During the colonization phase, the host is colonized by the pathogen, followed by the appearance of the first symptoms of disease, and then the production of spores and their dispersal. Colonization of the host can be intracellular or intercellular. Pathogens typically utilize one of two different strategies when colonizing their host: they act as either biotrophs or necrotrophs. Biotrophs obtain their nutrients from living cells, so keep their host’s cells viable during the colonization process. Typically, biotrophs produce infection structures and specialized organs for nutrient uptake and metabolite exchange, e.g. haustoria. Biotrophs often cause limited damage to the host, target fast-growing plants and have a limited host range. Rusts and powdery mildews are examples of biotrophs. In contrast, necrotrophs obtain their nutrients from dead cells. This means that they must kill their host cells before colonization. Unlike biotrophs, some necrotrophs have no infection structures and instead enter the host via wounds. They can cause severe symptoms and target weakened plants; they usually have a wide host range. The widespread forest pathogen Phytophthora cinnamomi Rands is an example of a necrotroph. It is also possible for pathogens to have a significant lag time between entry into the host and the development of disease symptoms, i.e. an incubation period. Frequently this occurs because the pathogen enters a dormant or latent phase; it then remains inside the host in a dormant stage, neither actively growing nor causing disease, until conditions within the host are suitable.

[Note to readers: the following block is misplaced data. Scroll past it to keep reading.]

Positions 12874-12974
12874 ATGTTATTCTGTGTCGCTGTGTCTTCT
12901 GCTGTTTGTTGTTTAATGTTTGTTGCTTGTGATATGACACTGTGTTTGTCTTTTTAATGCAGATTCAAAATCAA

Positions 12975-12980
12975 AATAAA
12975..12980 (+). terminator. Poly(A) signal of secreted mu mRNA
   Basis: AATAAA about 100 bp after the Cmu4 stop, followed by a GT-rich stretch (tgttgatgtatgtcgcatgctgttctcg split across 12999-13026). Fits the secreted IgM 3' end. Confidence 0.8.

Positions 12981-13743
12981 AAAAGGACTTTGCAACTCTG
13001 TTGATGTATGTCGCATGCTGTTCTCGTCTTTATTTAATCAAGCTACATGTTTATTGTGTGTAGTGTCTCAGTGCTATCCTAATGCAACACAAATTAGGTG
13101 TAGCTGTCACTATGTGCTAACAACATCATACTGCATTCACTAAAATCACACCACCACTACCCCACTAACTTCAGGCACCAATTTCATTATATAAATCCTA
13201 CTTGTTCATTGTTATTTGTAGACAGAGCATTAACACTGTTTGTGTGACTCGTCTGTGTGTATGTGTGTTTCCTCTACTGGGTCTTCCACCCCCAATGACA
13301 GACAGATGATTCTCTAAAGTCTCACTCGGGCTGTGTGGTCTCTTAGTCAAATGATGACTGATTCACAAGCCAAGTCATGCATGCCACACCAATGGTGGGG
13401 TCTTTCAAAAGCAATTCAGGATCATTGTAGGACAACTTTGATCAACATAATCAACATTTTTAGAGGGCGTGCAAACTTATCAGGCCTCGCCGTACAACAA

Disease cycles can be classified as either continuous (where the pathogen is found on one or one of several hosts throughout the entire disease cycle) or discontinuous (where the cycle is broken by a resting or non-pathogenic phase in the pathogen).
In continuous disease cycles, the unbroken disease cycle can take place on a single (primary) host, although sometimes part of the disease cycle can take place on an alternative or alternate host. An alternative host acts as an alternative if the primary host is not present. The alternative host is often closely related to the primary host and can show few or no disease symptoms. In contrast, disease cycles with an alternate host usually involve the pathogen completing part of its life cycle on that alternate host. This is usually an obligate part of the disease cycle or life cycle of the pathogen, and the alternate host is usually unrelated to the primary host. Many species of macrocyclic rusts, such as Cronartium ribicola J.C. Fisch., the causal agent of white pine blister rust, require the presence of the alternate host, in this case Ribes spp., to reinfect the primary host and cause widespread disease (Cobb et al., 2010). Some disease cycles include survival or overwintering of the pathogen when the primary host is not present or unsuitable for new inoculation and colonization. This is a critical step in the life cycle of the pathogen; therefore, if this phase is present in the disease cycle, it is often manipulated for control or management of the disease.